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Excerpt from The End of the Ocean by Maja Lunde, plus links to reviews, author biography & more

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The End of the Ocean

by Maja Lunde

The End of the Ocean by Maja Lunde X
The End of the Ocean by Maja Lunde
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    Jan 2020, 304 pages

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Book Reviewed by:
Elisabeth Herschbach
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My phone was broken. My wristwatch had been bartered away. I didn't know what time it was. But the fence before me still cast a short shadow, so it couldn't be more than three.

I walked quickly. Now we would find them again. For sure they had arrived here before us.

We reached the entrance. Two guards wearing military uniforms sat by a table. They looked at us without seeing us.

"Papers?" one of them said.

"I'm looking for someone," I said.

"Papers first," the guard said.

"But—"

"Don't you want to go inside?"

I placed our passports in front of him, but left Anna's and August's passports in the bag. The guard didn't need to see that we had them. He would certainly start asking questions.

He leafed quickly through the pages in my passport, stopped at the photograph. I was startled every time I saw it. The guy in the photograph—was that me? Such round cheeks, almost chubby. Had the camera distorted my face? No, that was just how I was at the time. Stout, not fat, merely in good health. Or maybe just normal, actually. Maybe that was how we all looked before.

He picked up Lou's—it was newer, but Lou grew so fast. The child in the passport could have been anyone—four years old when the photograph was taken. Smiling. Not as serious as she is now.

I had braided her hair this morning. I was good at it. Brushed it and divided it into two identical sections, with a sharp part in between. Then I quickly made two tight braids that hung down her back. Maybe it was because of the braids we had finally been picked up by a driver. Now I hoped they distracted people, so they wouldn't notice how dirty she was, and thin—so they wouldn't notice her seriousness. She seldom smiled, my child. Before she was the kind of child who was always jumping, running, skipping. But now the braids just hung down her back, completely motionless.

The guard continued looking at me. Clearly he was comparing me with the photo in the passport.

"It's five years old," I said. "I was only twenty."

"Do you have anything else? Other papers that can confirm your identity?"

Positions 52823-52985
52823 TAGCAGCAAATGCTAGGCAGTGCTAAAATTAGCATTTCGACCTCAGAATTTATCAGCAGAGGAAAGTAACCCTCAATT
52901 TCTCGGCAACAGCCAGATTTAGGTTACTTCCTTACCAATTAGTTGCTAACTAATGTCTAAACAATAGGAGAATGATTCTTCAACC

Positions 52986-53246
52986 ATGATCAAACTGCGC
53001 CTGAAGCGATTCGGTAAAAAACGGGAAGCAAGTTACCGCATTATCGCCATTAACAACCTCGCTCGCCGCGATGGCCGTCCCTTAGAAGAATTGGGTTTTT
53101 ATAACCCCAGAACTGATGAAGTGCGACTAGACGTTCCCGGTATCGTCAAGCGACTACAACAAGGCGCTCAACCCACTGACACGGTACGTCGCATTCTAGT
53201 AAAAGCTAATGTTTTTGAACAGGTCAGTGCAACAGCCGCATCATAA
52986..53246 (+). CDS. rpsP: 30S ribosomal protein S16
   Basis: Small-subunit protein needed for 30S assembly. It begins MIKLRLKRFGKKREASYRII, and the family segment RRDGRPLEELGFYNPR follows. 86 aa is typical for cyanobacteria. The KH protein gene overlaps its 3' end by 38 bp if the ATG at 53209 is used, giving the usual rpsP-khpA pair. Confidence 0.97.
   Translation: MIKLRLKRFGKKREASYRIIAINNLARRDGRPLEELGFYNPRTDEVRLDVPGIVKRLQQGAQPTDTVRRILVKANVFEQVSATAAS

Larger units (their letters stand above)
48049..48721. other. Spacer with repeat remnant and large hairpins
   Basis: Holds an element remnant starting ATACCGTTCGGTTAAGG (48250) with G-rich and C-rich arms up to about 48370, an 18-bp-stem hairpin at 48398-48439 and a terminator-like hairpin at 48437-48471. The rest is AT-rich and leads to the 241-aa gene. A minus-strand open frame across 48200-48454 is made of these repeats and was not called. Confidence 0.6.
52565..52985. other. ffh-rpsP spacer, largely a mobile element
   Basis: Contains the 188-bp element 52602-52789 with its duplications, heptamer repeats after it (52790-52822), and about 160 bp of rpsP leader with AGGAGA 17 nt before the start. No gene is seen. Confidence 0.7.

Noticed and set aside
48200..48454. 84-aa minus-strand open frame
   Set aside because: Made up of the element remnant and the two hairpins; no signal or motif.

I shook my head.

"This was all I managed to take with me."

He looked at the picture one more time, as if it could provide him with answers. Then he took out a stapler and two light-green slips of paper. With practiced movements he stapled them onto random pages in the passports.

He held them out to me. "Fill these out."

"Where?"

"Here. On the forms."

"I mean ... where? Do you have a table?"

"No."

I took the passports. He had left mine open at the page with the green form.

"Do you have a pen, then?"

I tried to smile. But the guard just shook his head in resignation. His eyes did not meet mine.

"I've lost mine," I said.

That wasn't completely true. It wasn't lost—the ink was used up. Lou had been crying so much the other night on the road, sobbing softly with her face hidden in her hands. I let her draw. She drew thick blue lines of ink on the back of an old envelope we found on the side of the road. Drew pictures of girls in dresses and colored in the skirts. She pressed the pen down so hard that it made holes in the paper.

The guard rummaged through a box on the ground. He pulled out a battered, blue, ballpoint pen with a broken plastic casing. "I want it back."

I had to fill out the forms standing up. I had nothing to lean the passports against. My handwriting came out wobbly and strange. I tried to hurry. My hand shook. Occupation. Last place of work. Last place of residence. Where we had come from. Where we were headed. Where were we headed?

"The water countries, David," Anna used to say to me. "That's where we have to go."

The drier our own country became, the more she talked about the countries in the north, where the rain didn't just come once in a great while during the cold months, but also in the spring and summer. Where long-term drought didn't exist. But where instead the opposite was true: the rain was an affliction, arriving in storms. Where rivers flooded over and dams burst, abruptly and brutally.

Excerpted from The End of the Ocean by Maja Lunde. Copyright © 2020 by Maja Lunde. Excerpted by permission of Harper Via. All rights reserved. No part of this excerpt may be reproduced or reprinted without permission in writing from the publisher.

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